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The Notion of Holonomy

The Notion of Holonomy
A parametrization of Boy's Surface by Robert Bryant
  • 12 Oct 2015 - 12 Oct 2015
  • 4pm
  • Brookfield G06

Mathematical Lecture

Professor Robert L. Bryant, President of the American Mathematical Society (AMS), will deliver a lecture on Holonomy at University College Cork’s Aula Maxima on October 12, as part of the George Boole 200 celebrations.

'The Notion of Holonomy in mechanics, geometry, and physics', scheduled to take place at 4pm, will be opened by UCC President Dr Michael Murphy.

The notion of `holonomy' in mechanical systems has been around for more than a century, and it gives insight into daily operations as mundane as steering and parallel parking and in understanding the behavior of balls (or more general objects) rolling on a surface with friction.  A sample question is this:   What is the best way to roll a ball over a flat surface, without twisting or slipping, so that it arrives at at given point with a given orientation?

In geometry and physics, holonomy has turned up in many surprising ways and continues to be explored as a fundamental invariant of geometric structures. In this talk, I will illustrate the fundamental ideas in the theory of holonomy using some familiar physical objects and the famous Platonic solids; explain how it is related to groups and symmetries; and, time permitting, give a glimpse of how it even makes an appearance in string theory and even more exotic theories in high-energy physics.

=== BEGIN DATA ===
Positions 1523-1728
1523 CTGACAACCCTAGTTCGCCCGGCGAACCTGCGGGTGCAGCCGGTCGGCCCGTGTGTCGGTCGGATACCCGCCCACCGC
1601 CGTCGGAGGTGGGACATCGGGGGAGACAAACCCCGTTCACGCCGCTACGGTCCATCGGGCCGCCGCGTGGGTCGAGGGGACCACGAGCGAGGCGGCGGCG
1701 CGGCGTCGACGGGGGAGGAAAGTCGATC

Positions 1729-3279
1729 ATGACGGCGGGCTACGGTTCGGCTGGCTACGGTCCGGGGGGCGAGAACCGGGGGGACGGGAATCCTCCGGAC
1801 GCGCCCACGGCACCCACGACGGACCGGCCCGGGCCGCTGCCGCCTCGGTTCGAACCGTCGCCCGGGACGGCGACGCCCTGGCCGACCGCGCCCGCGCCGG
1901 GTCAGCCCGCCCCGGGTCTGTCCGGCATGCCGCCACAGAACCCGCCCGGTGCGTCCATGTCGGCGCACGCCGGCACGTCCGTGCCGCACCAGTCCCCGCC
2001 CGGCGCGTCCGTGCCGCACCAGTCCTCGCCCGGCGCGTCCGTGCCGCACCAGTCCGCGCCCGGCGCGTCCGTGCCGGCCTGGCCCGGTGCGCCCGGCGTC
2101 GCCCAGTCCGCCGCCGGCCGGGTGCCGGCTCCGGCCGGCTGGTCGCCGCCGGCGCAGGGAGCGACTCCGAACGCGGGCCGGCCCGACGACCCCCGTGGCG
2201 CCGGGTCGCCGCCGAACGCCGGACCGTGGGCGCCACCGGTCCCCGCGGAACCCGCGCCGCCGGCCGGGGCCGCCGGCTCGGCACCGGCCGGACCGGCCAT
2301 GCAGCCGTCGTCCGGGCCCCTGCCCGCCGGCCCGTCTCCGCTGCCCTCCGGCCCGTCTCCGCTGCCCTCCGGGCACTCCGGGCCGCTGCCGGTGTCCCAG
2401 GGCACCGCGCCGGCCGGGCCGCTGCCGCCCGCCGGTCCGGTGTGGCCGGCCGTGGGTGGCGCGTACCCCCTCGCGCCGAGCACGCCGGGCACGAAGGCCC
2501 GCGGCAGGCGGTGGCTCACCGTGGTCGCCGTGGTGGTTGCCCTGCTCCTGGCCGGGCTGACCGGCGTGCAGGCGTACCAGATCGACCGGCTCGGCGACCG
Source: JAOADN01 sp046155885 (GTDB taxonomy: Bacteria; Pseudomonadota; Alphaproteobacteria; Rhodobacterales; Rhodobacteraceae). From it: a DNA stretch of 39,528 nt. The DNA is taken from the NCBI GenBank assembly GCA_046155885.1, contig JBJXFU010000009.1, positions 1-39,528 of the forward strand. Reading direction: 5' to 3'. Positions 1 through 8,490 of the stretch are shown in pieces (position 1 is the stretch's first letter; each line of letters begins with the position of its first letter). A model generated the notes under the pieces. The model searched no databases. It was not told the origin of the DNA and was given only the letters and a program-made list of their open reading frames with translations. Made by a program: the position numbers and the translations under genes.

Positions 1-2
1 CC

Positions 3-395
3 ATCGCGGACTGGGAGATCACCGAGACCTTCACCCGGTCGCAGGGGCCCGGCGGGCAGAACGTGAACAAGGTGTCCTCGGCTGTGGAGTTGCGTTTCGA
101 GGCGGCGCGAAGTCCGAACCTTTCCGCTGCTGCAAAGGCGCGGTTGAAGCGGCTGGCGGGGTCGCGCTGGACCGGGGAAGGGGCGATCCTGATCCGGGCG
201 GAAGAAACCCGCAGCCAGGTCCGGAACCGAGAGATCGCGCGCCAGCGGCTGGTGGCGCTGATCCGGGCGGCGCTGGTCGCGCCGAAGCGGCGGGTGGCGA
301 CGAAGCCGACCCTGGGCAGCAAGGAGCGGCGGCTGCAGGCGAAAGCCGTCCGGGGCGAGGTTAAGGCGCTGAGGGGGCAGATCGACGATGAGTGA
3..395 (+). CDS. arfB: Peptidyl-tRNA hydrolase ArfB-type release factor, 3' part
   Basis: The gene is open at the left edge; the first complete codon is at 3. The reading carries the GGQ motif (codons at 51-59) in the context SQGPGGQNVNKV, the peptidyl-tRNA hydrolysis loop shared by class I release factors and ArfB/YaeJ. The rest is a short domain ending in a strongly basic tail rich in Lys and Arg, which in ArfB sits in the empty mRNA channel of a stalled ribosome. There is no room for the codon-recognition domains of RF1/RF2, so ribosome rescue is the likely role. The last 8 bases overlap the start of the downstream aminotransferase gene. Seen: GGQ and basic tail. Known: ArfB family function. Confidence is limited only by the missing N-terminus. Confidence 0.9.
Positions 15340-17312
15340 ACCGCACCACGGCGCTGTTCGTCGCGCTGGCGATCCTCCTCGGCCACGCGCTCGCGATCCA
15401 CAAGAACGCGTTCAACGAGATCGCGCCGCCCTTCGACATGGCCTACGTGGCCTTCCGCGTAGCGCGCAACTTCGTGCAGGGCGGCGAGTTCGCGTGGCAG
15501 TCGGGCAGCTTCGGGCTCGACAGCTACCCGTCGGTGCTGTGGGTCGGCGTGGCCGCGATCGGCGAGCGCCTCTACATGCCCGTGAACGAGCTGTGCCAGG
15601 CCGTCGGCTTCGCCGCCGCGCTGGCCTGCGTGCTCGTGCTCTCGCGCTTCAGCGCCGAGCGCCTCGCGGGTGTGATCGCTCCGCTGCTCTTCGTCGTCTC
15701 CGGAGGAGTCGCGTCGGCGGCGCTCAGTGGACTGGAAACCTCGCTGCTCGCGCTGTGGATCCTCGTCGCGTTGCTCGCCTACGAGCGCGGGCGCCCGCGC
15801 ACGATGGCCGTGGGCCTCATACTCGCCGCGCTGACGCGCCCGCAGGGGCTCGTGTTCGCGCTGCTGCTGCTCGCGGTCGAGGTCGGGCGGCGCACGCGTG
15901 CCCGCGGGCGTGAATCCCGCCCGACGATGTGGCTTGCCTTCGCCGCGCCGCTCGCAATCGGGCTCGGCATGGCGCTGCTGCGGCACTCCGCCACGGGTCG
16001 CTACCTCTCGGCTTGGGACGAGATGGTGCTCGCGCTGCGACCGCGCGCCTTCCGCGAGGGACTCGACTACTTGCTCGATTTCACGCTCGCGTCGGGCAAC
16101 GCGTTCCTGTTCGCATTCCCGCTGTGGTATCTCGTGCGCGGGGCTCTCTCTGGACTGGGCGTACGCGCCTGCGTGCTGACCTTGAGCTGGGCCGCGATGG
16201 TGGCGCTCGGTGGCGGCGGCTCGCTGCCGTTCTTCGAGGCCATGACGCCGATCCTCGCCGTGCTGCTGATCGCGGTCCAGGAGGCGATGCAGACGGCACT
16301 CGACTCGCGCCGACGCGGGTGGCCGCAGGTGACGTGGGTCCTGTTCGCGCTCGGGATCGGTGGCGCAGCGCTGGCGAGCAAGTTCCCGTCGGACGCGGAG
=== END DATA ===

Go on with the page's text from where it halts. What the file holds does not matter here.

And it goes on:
Founded in 1888 to further the interests of mathematical research and scholarship, the AMS has more than 30,000 members worldwide.

Bryant, a leading researcher in nonlinear partial differential equations and differential geometry, will be visiting UCC from October 11 to 14. He was the PhD adviser of Dr Ben McKay, lecturer at UCC’s School of Mathematical Sciences.

Professor of Mathematics at Duke University, Bryant was previously a director of the Mathematical Sciences Research Institute (2007-2013) at the University of California, Berkeley.

Bio: American Mathematical Society

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